# How to stabilize a Comparator op amp from static currents?

With huge gaps in my knowledge I will try my best to explain: This circuit uses two inductive loads L1 and L2 (10 Ohm/0.08mH and 11 Ohm/0.02mH) with ground at each end, and with a common signal going to a a general purpose op amp used as a comparator. Enters the (+) input via a 10K Ohm resistor. Equally, there is a 10K Ohm resistor (closely matched) at the (-) input of the comparator. The output of the comparator then fed to the digital INPUT of an Arduino AVR with approximately 100K internal pull up/down in PULL DOWN-LOW state when resting. Disregard the details of L3, it is a completely separate circuit also in the milliVolts, not mains.

The two inductive loads L1 and L2 are induced by L3 ( which creates an AC voltage/current in the low milliVolts. The normal resting output of the comparator is HIGH near Vcc (3.3V). When the AC current induced in L1 and L2 in the form of an AC sine wave enters the (+) of the comparator the output of the comparator swings from HIGH to LOW (to ground). Everything works as expected.

The problem is that the everytime I move around the static electricity seems create a current or voltage that would trigger the comparator to LOW even without any inductive load present at L3 or even if I remove L3 physically away from L1 and L2.

L1 and L2 are located several feet away from the comparator too, but the final circuit will have short connections (1 inch or less) from L1 and L2 to the comparator. I have this on a breadboard with wires so that does not help, but is there any way to stabilize the circuit?

I was looking at some circuits that introduced hysteresis to the comparator, but I am concerned this could reduce the sensitivity too much and may miss some of the smaller signals created by L3. Is there any other way to stabilize this circuit?
I rather not use the op amp as an amplifier, i.e. the (-) input of the comparator as the inverting signal input. Because the strength of the inductance coming from L3 varies a lot. Using the op amp as a comparator seems to work every time with weak and strong signals, except for the static electricity from my clothes seem to cause enough imbalance between the comparator's inputs that it changes states. Thank you for any advice!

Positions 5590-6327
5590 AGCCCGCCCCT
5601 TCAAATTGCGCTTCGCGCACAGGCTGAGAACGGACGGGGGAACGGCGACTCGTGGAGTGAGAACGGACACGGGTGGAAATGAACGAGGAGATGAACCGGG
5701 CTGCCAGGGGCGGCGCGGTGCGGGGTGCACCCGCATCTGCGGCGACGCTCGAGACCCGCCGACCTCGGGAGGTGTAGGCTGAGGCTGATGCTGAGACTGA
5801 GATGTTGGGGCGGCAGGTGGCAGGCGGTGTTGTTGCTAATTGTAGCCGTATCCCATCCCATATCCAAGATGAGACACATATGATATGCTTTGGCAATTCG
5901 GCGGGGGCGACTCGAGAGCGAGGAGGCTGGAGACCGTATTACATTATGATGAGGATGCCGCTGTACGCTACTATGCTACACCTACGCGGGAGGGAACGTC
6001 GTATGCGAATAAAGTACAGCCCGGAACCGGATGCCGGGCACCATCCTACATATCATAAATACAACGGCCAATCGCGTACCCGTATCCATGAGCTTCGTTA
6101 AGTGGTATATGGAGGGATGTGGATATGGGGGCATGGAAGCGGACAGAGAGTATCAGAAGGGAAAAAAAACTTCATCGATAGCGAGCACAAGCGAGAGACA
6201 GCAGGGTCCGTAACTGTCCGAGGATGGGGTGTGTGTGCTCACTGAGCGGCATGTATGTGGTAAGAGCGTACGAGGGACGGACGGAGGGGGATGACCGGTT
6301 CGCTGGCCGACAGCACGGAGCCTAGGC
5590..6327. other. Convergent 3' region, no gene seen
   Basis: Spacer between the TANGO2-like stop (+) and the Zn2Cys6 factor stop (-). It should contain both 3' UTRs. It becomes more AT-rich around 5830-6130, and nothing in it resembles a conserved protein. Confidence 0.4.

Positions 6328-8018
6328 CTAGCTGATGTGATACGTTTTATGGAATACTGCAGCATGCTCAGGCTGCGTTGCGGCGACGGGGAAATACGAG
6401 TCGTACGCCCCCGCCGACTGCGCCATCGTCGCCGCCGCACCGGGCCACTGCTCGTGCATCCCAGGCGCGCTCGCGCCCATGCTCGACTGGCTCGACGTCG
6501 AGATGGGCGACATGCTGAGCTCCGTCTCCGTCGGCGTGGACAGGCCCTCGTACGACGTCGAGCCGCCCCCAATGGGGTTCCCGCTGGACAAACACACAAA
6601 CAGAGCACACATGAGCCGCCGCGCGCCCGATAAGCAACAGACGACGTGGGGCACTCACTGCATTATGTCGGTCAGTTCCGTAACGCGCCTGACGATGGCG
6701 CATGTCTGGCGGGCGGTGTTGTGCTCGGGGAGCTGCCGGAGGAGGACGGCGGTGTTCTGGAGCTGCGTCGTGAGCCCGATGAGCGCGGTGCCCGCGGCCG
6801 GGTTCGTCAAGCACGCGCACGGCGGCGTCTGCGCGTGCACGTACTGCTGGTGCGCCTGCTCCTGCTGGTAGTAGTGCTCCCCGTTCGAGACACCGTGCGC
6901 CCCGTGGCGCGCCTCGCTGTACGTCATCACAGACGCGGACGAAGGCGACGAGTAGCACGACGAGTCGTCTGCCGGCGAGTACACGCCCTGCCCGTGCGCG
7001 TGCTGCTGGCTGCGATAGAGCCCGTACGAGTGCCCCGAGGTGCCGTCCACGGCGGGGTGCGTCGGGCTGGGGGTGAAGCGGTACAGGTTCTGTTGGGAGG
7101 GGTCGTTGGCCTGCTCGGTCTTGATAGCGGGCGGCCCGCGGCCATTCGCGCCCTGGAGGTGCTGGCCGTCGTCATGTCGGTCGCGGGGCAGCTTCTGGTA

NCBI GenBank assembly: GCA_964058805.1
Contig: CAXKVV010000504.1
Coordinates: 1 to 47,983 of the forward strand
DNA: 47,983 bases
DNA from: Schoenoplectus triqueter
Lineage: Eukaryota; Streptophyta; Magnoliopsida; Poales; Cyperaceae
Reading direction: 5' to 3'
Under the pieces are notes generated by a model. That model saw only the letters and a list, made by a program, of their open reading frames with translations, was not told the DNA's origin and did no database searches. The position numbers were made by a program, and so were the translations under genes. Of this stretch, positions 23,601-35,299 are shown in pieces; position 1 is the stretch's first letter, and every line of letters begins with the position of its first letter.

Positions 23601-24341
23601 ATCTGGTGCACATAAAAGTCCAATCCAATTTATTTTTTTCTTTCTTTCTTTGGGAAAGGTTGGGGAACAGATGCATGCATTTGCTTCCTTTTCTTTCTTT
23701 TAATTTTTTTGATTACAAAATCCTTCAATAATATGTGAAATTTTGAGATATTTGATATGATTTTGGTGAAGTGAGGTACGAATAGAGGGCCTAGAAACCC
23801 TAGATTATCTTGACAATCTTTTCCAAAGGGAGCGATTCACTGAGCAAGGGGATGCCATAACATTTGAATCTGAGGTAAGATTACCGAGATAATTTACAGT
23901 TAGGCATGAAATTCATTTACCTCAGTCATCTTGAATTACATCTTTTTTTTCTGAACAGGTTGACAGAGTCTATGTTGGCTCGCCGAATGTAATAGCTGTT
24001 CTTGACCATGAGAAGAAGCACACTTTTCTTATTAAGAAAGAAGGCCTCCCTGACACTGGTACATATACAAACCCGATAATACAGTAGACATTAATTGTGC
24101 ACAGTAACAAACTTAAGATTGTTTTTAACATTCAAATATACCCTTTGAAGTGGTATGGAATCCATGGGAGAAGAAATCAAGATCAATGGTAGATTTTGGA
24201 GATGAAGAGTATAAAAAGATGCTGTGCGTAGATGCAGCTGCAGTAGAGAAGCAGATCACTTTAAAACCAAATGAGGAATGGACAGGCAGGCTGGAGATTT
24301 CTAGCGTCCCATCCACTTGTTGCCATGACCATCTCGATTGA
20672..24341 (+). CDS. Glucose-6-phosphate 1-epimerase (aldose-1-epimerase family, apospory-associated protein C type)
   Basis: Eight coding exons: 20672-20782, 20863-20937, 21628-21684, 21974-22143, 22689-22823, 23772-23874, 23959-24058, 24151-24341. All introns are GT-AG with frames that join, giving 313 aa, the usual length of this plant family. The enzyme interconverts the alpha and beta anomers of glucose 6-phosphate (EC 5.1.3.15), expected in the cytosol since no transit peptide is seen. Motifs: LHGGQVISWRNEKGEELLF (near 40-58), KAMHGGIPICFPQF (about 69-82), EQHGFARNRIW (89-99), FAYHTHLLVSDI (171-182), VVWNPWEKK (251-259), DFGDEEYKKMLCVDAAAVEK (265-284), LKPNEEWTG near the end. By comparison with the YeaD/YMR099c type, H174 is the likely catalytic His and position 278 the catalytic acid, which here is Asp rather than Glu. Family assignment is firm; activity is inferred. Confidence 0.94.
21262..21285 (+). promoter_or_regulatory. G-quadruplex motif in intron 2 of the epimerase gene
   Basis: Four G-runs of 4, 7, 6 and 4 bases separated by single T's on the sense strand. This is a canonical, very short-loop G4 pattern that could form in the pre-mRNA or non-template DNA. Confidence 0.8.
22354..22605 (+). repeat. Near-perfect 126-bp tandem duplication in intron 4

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This is a follow-up based on the suggestions:

Thank you again for the suggestions. Sorry for the lengthy write up.

Checked out the cool link with the electrostatic charged comb detector. There is no doubt that the same thing is happening here to some degree.

What I did: Instead of shielding the wires, I disconnected all the wires from the input side of the op amp during the various tests. In lieu of shielding I covered the breadboard with aluminum foil all around and alligator-clipped it to GND while all input (except the two 10K input resistors) to the op amp were removed. Still picked up considerable static from the air.

Then connected it all back to normal settings. Connected the Oscope at 10x probe.

Supply voltage: 3.3V from Arduino pin. (Arduino CPU is supplied by 3.3V also) Ground: GND pin on Arduino

"Resting" AC signal at the opm amp output: Vpp= 120-240mV Mean= 3.28V (steady) Freq: *** When it senses my body/clothing movement at op amp output saturates: Vpp =3.7-3.96V Mean= 1.6-3.16V (spike down) Freq: 27Hz-51Hz

Added 6.8uF ceramic capacitor from Vcc to GND at the op amp Vcc input. No change.

Checked the ground for L1 and L2 and it's good. The diagram shows ground at the L1 and L2 location, but in the physical setup there is an audio stereo cable that is used to return the signal back to the breadboard and connects to GND.

Removed the cable that runs from the breadboard to L1 and L2 leaving the op amp floating (except the two 10K on each op amp inputs) and the amount of jump decreased on the output when I moved: Vpp = 680-840mV Mean: 3.24V (steady) No Freq reading triggered

Then I took away both 10K input resistors to the op amp (+In) and (-In) left the op amp pins unconnected to anything and was getting at the op amp output a fairly steady Vpp = 120-160mV Mean= 3.28V at resting, but when I move around my body it still went Vpp= 640-840mV Mean = 3.28V No Freq reading was triggered.

Then added back the L1 and L2 connections cable and added a 0.1uF capacitor from ground to the L1 and L2 junction. Still saturates the output fully when I move around my body.

Tried adding the 0.1uF capacitor in parallel with the 10K resistor that is connecting the L1 and L2 junction and the op amp (+) input together. Here I could see a change: it did not saturate anymore the output when I moved around, but still larger V swings. Vpp= 160-640mV Mean= 3.28V (steady) Freq not triggered

Then removed the 0.1uF capacitor all together and replaced the 10K resistor going to (+) op amp input with a 10 Ohm resistor, while I kept the 10K resistor on the op amp (-) input in place. This looks like helped a lot where it did not saturate anymore the output when I moved. But reduced sensitivity where I was not able to get always a clear signal when L1 and L2 were induced externally.